Jackson Becomes First Town to Legislate Religious Animal Slaughter in Ocean County

Hens feed on the traditional rural barnyard at sunny day. Detail of hen head. Chickens sitting in henhouse. Close up of chicken standing on barn yard with the chicken coop. Free range poultry farming

JACKSONThe Jackson Township Council on Tuesday introduced an ordinance that would legislate the religious sacrifice of animals within its borders.  Under the new law, which will be voted on at the November council meeting, practitioners of religious faiths may sacrifice animals during their rituals provided it is done on their own private property or on religious land.

The ordinance comes just two weeks after the Jewish religious ritual of Kapparot made headlines in local newspapers after hundreds of birds were found discarded in trash bags and dumpsters.

Shore News Network reached out to Jackson Township officials on October 16th regarding the practice being conducted in Jackson but received no replies from township officials.

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Under the law, Councilman Alex Sauickie said that federal law allows the ritual, but the new law would allow the township to regulate the practice.   Sauickie said that if the practice is not done according to religious standards, violators of the law could be charged with animal cruelty charges.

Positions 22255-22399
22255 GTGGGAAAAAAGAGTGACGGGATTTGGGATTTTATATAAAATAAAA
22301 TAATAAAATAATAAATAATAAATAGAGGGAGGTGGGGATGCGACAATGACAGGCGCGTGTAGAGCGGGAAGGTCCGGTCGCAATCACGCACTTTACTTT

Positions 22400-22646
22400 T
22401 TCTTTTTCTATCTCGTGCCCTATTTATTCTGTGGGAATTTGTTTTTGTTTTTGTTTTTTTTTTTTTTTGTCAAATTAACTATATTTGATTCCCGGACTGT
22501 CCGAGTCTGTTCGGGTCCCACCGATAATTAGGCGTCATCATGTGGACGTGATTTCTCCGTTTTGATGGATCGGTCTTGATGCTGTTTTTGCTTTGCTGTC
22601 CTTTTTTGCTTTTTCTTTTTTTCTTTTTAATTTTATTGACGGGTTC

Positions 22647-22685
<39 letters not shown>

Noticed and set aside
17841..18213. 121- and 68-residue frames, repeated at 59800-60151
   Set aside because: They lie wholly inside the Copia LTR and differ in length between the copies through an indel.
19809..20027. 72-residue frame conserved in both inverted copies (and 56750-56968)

Residents at the meeting noted that the township codebook does not define a “House of Worship” and speculated, “What’s a religious building? A religious supermarket?”

Jackson and Toms River both face growing Orthodox Jewish communities and as the population grows, cultural differences between the community have usually ended up being discussed inside the town hall or in a courtroom.

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At time, during the public comment session, acting Council President Barry Calogero defended the township’s decision by yelling at residents who were voicing opposition to the proposals.  At one point, Calogero closed public comment to quell dissent against the plans presented by him and his colleagues.

Jackson that night introduced two measures that sought to accommodate the growing Orthodox Jewish population.  The other ordinance was the proposal of a township-wide eruv.

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